France / Provence

Aix-en-Provence

Granet Museum

13100 Place Saint-Jean de Malte, Aix-en-Provence, France

Synagogue of Aix-en-Provence

Communauté Israëlite Aix-en-Provence, 3 Bis Rue Jérusalem, 13100 Aix-en-Provence, France

Darius Milhaud Cultural Center

Communauté Israëlite Aix-en-Provence, 3 Bis Rue Jérusalem, 13100 Aix-en-Provence, France

Aix-en-Provence. Photo by Georges Seguin – Wikipedia

The census ordered in 1341 by Robert, count of Provence, gave the Jewish population of Aix at the times as 1205, representing the 203 families grouped together in the Jewish quarter.

In her book Provincia Judaica: Dictionary of historical geography of the Jews in medieval Provence, Danièle Iancu-Agou recalls a text quoted by JS Pitton from Archbishop Peter IV which authorizes the Jews to build a synagogue and a cemetery in the town of Tours: “The Jews living in Aix, of whatever condition they may be, rich or poor, noble or not, few or many, from today will henceforth have to pay annually, for Easter, a cens of two pounds of pepper of the best quality to Lord Peter and his successors in the year 1143 and that for the scroll, the cemetery and the lamp. This synagogue would have been located in a square near the current Celony Street.

Ancient synagogue of Aix. Photo by Olevy – Wikipedia

In the 14th century, Jews emigrated to the county town, establishing a synagogue there, the presence of which was confirmed by texts dating from 1390 at the corner of the former rue Vivaut and rue Verrerie. An important place of Jewish life during the 15th century, the building and those surrounding it also housed a school, a kosher butcher’s shop, a charity house and social services. The main building will finally be sold in 1501.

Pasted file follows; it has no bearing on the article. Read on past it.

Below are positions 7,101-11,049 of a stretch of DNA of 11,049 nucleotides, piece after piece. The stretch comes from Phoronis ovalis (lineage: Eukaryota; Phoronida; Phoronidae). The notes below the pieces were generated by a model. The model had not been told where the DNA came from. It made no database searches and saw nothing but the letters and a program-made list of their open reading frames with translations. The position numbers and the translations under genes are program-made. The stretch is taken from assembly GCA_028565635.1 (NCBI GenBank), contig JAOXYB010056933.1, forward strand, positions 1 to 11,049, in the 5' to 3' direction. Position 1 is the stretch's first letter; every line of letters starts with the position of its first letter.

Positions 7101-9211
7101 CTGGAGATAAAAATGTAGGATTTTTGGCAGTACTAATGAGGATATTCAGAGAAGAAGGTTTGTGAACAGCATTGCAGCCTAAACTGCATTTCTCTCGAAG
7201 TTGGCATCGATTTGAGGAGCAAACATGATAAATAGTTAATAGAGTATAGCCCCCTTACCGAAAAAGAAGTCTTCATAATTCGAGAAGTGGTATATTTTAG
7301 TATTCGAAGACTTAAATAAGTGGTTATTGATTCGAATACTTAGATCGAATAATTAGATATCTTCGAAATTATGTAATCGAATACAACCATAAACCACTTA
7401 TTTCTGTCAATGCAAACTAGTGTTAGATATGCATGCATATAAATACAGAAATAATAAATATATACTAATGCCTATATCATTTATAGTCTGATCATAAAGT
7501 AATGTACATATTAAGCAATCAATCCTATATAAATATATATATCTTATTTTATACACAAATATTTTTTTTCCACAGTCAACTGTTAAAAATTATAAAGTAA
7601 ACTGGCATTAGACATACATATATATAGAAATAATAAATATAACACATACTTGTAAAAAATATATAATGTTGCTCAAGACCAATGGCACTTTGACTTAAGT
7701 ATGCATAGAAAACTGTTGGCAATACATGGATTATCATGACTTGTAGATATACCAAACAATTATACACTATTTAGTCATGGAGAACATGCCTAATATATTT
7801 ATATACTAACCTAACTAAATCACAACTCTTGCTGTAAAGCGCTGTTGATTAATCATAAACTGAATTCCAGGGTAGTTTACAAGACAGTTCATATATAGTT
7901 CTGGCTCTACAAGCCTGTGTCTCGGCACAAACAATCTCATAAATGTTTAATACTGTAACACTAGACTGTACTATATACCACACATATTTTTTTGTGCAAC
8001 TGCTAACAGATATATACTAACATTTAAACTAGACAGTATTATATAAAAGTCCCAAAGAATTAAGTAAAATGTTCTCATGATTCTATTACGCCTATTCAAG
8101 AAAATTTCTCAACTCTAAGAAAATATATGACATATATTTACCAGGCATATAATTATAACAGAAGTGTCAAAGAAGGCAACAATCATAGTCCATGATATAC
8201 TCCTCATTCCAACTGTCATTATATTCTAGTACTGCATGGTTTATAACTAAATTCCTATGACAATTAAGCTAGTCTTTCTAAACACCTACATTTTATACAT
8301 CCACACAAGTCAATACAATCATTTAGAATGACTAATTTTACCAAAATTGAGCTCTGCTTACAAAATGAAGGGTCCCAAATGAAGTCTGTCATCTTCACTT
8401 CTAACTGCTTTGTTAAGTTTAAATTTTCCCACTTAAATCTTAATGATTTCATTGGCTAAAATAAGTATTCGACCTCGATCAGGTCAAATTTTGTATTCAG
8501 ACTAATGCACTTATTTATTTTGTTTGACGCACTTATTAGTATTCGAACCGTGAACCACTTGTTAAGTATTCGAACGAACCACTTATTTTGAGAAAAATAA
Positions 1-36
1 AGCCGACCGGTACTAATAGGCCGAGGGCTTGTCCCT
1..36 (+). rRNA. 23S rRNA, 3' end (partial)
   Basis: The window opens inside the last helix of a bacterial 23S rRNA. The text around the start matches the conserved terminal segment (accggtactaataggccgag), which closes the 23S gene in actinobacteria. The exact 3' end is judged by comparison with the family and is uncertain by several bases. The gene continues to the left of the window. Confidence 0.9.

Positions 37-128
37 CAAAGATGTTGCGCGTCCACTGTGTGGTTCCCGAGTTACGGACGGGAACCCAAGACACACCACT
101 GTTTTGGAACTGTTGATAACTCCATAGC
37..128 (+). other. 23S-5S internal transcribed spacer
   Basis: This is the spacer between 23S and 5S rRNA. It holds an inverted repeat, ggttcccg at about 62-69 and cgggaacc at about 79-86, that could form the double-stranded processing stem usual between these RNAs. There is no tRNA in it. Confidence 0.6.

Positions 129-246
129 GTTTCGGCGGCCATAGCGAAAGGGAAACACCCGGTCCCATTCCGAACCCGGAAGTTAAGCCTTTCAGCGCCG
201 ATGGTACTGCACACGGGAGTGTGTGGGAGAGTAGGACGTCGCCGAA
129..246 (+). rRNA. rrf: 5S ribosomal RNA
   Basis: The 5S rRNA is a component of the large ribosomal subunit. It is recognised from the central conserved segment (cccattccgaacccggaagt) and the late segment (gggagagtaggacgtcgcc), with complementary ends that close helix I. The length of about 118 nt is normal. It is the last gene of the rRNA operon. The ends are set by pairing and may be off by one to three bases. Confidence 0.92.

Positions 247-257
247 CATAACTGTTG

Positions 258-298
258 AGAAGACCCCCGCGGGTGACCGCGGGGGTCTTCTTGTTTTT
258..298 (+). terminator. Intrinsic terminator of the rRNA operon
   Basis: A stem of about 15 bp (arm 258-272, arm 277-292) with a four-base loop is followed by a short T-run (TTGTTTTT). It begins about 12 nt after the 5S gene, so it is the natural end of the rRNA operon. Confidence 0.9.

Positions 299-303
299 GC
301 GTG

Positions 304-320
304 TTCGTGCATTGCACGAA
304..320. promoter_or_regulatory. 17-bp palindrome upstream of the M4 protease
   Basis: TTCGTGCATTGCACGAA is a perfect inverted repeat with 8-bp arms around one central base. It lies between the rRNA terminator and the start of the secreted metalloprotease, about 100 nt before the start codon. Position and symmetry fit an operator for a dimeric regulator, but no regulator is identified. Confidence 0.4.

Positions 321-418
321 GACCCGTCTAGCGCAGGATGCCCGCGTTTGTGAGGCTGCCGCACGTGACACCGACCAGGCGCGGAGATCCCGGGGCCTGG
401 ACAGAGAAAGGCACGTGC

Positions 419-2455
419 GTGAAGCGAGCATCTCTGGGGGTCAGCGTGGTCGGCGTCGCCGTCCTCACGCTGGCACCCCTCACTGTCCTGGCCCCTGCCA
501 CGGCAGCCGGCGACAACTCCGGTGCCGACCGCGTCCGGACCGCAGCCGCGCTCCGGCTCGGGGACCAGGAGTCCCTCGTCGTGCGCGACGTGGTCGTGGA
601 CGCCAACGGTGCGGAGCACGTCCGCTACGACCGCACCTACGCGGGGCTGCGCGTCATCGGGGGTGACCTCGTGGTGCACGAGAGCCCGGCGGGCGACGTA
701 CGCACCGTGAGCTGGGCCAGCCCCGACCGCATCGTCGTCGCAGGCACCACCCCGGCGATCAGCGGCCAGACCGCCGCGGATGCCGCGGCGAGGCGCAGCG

Two Jewish cemeteries also existed at the time. The main one probably dates from the 10th century and would have been located between the Puyricard road and the national road. Jews were buried there until the 15th century. The Granet Museum (Musée Granet) houses a cast of a funerary inscription stating “Rabbi Salomon, son of Rabbi David up above in the year [500]2. The Jewish year 5002 corresponds to 1241-42 C.E.

When King René, Duke of Anjou retired to Aix in 1471, he allowed relative prosperity to the city’s Jews, safe from regional violence and expulsions, in exchange for a large contribution to the city’s finances. Following his death in 1480, King Charles VIII issued a decree expelling the Jews from the province. Nearly 400 Jews lived in Aix before the expulsion, most subsequently emigrating to Comtat Venaissin.

Darius Milhaud (1923). Photo by Agence de Presse Meurisse – BNF

The resettlement of Jews in Aix took place mainly as a result of post-revolutionary emancipation. A synagogue was inaugurated on rue Mazarine in 1840. Many Aix Jews were deported during the Shoah. The few Jews who remained in the city decided to sell the post-war synagogue.

Following the arrival of many Jews from Algeria in the early 1960s, a synagogue was built in rue de Jerusalem. The first stone was laid by the great musician Darius Milhaud, whose grandfather had been president of the community a century earlier.

This synagogue was transformed into the  Darius Milhaud Cultural Center in 1997 when a new and larger  synagogue was built next door. There are around 2,500 Jews in Aix today.

Other great figures of the city include the mayors of Aix Jasuda Bédarride and his brother Salomon Bédarride and of course Jules Isaac, a great builder of Judeo-Christian friendship, who took refuge there in 1940.